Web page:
Is it the music, the dance, the storyline, the romance, or the ‘50s urban vibe that connects you to this time-honored musical? Or is it the timeless Romeo & Juliet impossible love affair that allures? Or maybe the fact that this musical comes alive just as much on stage as it does on screen?
As much as I enjoy all of the above, for me it’s world-class music, like that of one of the greatest composers of the 20th century, Leonard Bernstein, that keeps me coming back; “Tonight,” “Somewhere,” “Make of Our Hearts One Heart,” “I Just Met A Girl Named Maria” all hail from this masterpiece.
So going to see the new screenplay was a no-brainer. Especially with the likes of Steven Spielberg’s name topping the credits. Elsie and A.J. and I went to see it last night.
It did not disappoint. First of all, it is important to clarify that all the same musical selections were used from the original but it was a different script entirely. Tony (Ansel Elgort) is tall, Polish, and moves with an endearing casualness. Anita’s persona (Ariana DeBose) and outlook are far more developed than in the earlier version. Valentina, the aging storekeeper, played by Rita Moreno, who played Anita in the first screenplay, actually sings “Somewhere” and the dialogue makes her much more cognizant of the significance of the tragedy.
But Spielberg honors the original film by maintaining the state of the art. The choreography boggles the mind in its complexity; it’s a visual feast of color and flash. The casting is innovative: Mike Faist’s wiry, lightweight body would not have been my first choice for a bully, until I watched him con, trick, and manipulate his way around town with aplomb. And Rachel Zegler makes for a playful, fun-loving Maria, more spunky and less distant than Natalie Wood. The set design certainly delivers as well. Spielberg also takes full advantage of his cinematic genius, from the clever use of sunlight to a myriad of camera angles to enhance the mood.
Don’t be caught off guard, though. It is, after all, a tragedy. The ending is (spoiler-alert!) . . . sad. Very sad. And when it concludes we remember that whether it’s Shakespeare or Arthur Laurents, this story is and always has been a social commentary. And we are in denial if we think that the Civil Rights Movement resolved the issues it brings to the surface. In fact, it continues to speak to us on many levels.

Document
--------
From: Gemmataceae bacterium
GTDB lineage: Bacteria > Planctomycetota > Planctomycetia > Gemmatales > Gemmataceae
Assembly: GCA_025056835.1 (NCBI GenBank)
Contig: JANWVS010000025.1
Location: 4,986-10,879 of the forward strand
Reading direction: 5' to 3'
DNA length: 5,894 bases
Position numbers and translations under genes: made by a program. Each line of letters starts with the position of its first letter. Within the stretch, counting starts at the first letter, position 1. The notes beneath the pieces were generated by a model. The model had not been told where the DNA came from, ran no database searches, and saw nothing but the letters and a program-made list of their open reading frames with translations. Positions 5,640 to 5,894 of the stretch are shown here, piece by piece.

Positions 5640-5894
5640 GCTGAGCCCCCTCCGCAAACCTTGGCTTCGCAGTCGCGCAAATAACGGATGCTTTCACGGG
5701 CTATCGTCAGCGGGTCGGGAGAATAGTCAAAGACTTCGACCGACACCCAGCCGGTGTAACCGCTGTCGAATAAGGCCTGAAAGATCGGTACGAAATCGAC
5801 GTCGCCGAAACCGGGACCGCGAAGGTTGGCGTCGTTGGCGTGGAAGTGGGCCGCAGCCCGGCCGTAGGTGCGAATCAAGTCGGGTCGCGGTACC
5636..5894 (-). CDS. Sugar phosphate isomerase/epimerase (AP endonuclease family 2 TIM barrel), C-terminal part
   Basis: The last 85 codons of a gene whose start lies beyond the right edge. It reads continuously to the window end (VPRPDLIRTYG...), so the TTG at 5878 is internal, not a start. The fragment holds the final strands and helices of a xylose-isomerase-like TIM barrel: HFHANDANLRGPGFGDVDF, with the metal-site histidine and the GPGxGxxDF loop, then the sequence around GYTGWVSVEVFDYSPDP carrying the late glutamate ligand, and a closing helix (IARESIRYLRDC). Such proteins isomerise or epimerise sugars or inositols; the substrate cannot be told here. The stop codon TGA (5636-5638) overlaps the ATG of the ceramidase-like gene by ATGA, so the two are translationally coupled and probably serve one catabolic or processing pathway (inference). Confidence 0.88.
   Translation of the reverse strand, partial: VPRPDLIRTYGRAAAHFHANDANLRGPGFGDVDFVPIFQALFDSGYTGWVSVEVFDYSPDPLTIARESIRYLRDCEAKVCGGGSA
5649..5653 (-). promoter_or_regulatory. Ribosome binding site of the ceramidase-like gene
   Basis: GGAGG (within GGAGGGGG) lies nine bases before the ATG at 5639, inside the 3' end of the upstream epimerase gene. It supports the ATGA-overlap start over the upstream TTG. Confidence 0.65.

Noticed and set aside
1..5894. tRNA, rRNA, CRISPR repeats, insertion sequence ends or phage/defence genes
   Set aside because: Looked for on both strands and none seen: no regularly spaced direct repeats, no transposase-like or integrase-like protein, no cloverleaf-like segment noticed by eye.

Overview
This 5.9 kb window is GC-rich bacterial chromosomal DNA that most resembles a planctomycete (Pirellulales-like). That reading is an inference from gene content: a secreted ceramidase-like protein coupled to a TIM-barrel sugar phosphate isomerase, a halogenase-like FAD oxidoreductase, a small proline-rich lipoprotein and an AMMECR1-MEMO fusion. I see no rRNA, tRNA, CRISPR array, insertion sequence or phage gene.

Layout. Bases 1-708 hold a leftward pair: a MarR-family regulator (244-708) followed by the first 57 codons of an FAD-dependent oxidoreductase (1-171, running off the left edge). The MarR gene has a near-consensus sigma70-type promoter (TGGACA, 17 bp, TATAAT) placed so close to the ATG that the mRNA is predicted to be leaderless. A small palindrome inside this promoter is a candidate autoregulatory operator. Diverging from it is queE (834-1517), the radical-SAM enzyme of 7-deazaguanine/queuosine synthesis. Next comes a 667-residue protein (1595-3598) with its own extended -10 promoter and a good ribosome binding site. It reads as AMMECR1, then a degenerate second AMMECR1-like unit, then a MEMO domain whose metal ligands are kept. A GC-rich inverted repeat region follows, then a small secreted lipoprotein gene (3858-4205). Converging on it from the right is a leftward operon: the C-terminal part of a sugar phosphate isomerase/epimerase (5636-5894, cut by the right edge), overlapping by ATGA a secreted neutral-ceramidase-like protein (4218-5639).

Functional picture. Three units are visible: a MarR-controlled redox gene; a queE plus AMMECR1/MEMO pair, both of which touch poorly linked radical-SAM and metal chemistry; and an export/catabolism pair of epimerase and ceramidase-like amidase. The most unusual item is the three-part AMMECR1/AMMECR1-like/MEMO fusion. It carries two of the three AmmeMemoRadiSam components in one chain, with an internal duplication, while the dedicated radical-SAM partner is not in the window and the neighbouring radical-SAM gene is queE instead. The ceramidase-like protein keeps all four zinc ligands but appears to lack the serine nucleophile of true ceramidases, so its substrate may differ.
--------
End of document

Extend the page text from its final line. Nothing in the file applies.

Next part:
On the most basic level, it reminds us that after decades of increased police presence, welfare programs, social services, school reform, and job training, we have still not turned our inner cities around. We are sending tourists into outer space but we can’t honestly tell a teenager from the hood that he has a good chance of heading out of poverty! The scathing critique of ‘the system’ so creatively portrayed by the Jets while being held in the precinct office in the song “Gee Officer Krupke” effectively spells out why. We could if we wanted to. We have the means. But it’s not a priority. Shame on us.
But on a broader scale, it demonstrates the difficulty of reconciliation across racial, ideological, political or other barriers when camaraderie, loyalty, and cultural bonds are at play. Whether you’re an Alt-Right conservative or a flaming liberal, when you’ve been wronged and the person who wronged you looks, talks, thinks, and acts like the members of a certain group, it is difficult not to hate or at least resent folks from that group. Spending quality time with the ‘other’ is risky, takes patience, and is fraught with pitfalls of misunderstanding. Small victories can easily be subsumed by larger, more powerful forces at play in the community. Justice and peace are arduous pursuits and don’t always bear positive results.
And third, it is hard to ignore the global connotations of two tribes stuck on one piece of turf fighting for survival while their entire eco-system is scheduled for demolition. Sound familiar? Whether it’s a city block or the planet we call earth, it makes little sense to be at odds with each other when we share the same plight. And yet, the prospect of war with another country is here again!
While this musical, in both screenplays, has consistently doled out a more-than-adequate dose of reality – for many of us, maybe more than we were bargaining for – it is, on the other hand, thin on hope. The poignant lines “We’ll find a new way of living, We’ll find there’s a way of forgiving . . . somewhere” are prescient, as if to say, important as it may be to find, you won’t find that in this musical! Well, to its credit, reality is a good place to start. Now, let’s find hope too – somewhere!
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